Former Bank President and Businessman Sentenced for Conspiracy to Commit Bank Fraud
|U.S. Attorney’s Office April 04, 2013|
Reginald R. Harper, age 59, a resident of Hammond, Louisiana, and Troy A. Fouquet, age 45, a resident of Covington, Louisiana, were sentenced today by U.S. District Judge Nannette Jolivette Brown for conspiracy to commit bank fraud, announced U.S. Attorney Dana J. Boente. Harper was sentenced to 24 months’ imprisonment, followed by three years of supervised release, and a $25,000 fine. Fouquet was sentenced to 18 months’ imprisonment, followed by three years of supervised release. Harper and Fouquet were also ordered to pay restitution to the victim of their crime, First Community Bank, in the amount of $570,955.71 plus interest.
According to court documents, in approximately 2004, Harper, the former president and chief executive officer of First Community Bank, loaned in excess of $2 million to co-defendant Fouquet, a local real estate developer, or one of a number of companies owned or controlled by Fouquet. The purpose of the loans were to purchase parcels of real estate; develop them into subdivisions; and build houses on them, eventually to be bought by prospective home buyers, who would obtain permanent mortgages to finance the purchase. The permanent mortgages would pay off the original loans made by Harper on behalf of First Community Bank and also include monies to pay Fouquet.
According to the court documents, however, beginning in 2005, it became difficult for Harper and Fouquet to identify qualified home buyers to obtain permanent mortgages. As a result, Harper and Fouquet developed various methods to avoid reporting the delinquency on the loans made by Harper, on behalf of First Community Bank, to Fouquet and/or his companies. One method used by the defendants, according to court documents, included Harper making “loans” to the prospective home buyers to make it appear to the permanent mortgage lender they were trying to qualify that the prospective home buyer had more funds on hand than they actually did. Another method employed by the defendants, according to court documents, was to use “nominee” loans or “straw” borrowers to sign up for new First Community Bank loans, authorized by Harper, the proceeds of which were then utilized to pay off the original loans made to Fouquet and/or his companies. Finally, another method used by the defendants to avoid reporting the delinquency of these loans, according to court documents, included Fouquet presenting Harper with insufficient checks (i.e. a check not backed up with sufficient funds) and Harper accepting them, crediting the loan payment in First Community Bank’s books and records, despite knowing the check was insufficient.
The fraudulent methods employed by the defendants, as set forth in court documents, led to a false call report (a report of First Community Bank’s financial health), which impacted an application undertaken by the bank to receive funds from the Troubled Asset Relief Program (TARP), a program administered by the United States. Ultimately, according to court documents, when the wrongdoing employed by the defendants was uncovered, First Community Bank suffered severe financial losses.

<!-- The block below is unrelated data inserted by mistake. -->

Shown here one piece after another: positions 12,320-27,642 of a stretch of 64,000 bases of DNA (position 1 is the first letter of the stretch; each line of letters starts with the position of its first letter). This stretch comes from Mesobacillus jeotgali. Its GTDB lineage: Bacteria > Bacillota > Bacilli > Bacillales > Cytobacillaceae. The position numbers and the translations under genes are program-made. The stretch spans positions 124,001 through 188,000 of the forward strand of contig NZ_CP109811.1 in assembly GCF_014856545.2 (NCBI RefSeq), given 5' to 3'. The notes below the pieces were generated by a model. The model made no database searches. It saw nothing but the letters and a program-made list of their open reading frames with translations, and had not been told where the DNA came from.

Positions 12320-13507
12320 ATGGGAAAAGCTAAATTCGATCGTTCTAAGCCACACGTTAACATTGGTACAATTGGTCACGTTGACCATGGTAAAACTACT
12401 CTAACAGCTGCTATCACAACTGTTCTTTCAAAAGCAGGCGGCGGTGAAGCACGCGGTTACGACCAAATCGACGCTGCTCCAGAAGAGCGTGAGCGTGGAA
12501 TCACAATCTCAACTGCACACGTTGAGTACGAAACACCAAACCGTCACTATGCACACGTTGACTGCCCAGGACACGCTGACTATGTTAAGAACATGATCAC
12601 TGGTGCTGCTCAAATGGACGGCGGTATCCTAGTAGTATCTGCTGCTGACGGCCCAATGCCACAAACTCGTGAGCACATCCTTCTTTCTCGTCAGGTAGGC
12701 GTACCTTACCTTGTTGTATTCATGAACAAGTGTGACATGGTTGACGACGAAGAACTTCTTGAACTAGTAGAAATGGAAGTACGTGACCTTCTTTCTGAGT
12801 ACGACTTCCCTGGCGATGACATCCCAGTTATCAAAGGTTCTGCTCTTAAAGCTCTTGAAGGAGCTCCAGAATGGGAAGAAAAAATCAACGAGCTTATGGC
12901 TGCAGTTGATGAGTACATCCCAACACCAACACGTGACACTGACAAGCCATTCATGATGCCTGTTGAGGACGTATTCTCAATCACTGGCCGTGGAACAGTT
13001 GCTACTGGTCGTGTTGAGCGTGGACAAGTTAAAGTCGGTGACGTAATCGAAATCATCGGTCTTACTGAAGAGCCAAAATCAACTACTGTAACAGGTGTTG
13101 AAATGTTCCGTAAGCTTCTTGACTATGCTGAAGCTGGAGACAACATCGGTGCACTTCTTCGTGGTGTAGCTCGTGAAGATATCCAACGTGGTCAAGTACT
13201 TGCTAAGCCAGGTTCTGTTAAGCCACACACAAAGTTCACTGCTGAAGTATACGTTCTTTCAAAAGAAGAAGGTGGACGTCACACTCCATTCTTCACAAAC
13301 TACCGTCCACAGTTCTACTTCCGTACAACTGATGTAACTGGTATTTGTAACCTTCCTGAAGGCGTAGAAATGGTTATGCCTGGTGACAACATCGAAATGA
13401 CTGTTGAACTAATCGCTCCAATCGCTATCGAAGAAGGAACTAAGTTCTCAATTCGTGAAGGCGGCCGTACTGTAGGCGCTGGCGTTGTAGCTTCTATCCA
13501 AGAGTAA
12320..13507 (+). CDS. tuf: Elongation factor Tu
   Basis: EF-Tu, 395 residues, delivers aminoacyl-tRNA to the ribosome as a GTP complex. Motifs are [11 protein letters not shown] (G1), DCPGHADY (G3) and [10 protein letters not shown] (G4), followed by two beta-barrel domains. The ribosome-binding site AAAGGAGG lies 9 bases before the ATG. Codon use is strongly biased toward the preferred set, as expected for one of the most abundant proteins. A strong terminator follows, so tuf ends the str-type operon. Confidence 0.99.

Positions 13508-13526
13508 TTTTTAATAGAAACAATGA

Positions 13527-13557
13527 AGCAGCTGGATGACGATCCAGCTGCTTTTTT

“Bank fraud harms financial institutions, in this case First Community Bank, and the local economy,” said United States Attorney Boente. “This prosecution provides a lesson that bank fraud has serious consequences, not just for financial institutions, but also for individuals.”
“First Community Bank President Harper and bank customer Fouquet turned to bank fraud to hide past due loans from the bank, its regulators, and the Treasury Department in the bank’s TARP application,” said Christy Romero, Special Inspector General for TARP (SIGTARP). “The million-dollar fraud scheme, which involved making sham loans to Fouquet through straw borrowers and a cover-up that lasted for years, caused significant losses to First Community Bank and jeopardized the bank’s financial stability and ability to serve its community. SIGTARP and its law enforcement partners will bring accountability for TARP-related crimes.”
“The FBI was very pleased to join forces with SIGTARP in partnership with the United States Attorney’s Office to root out quite substantial TARP-related fraud in the financial community,” stated Mike Anderson, Special Agent in Charge of the Federal Bureau of Investigation, New Orleans Division.
The case was investigated by agents from the Special Inspector General for the Troubled Asset Relief Program (SIGTARP) and agents from the Federal Bureau of Investigation.
The case was prosecuted by Assistant U.S. Attorney Matt Chester.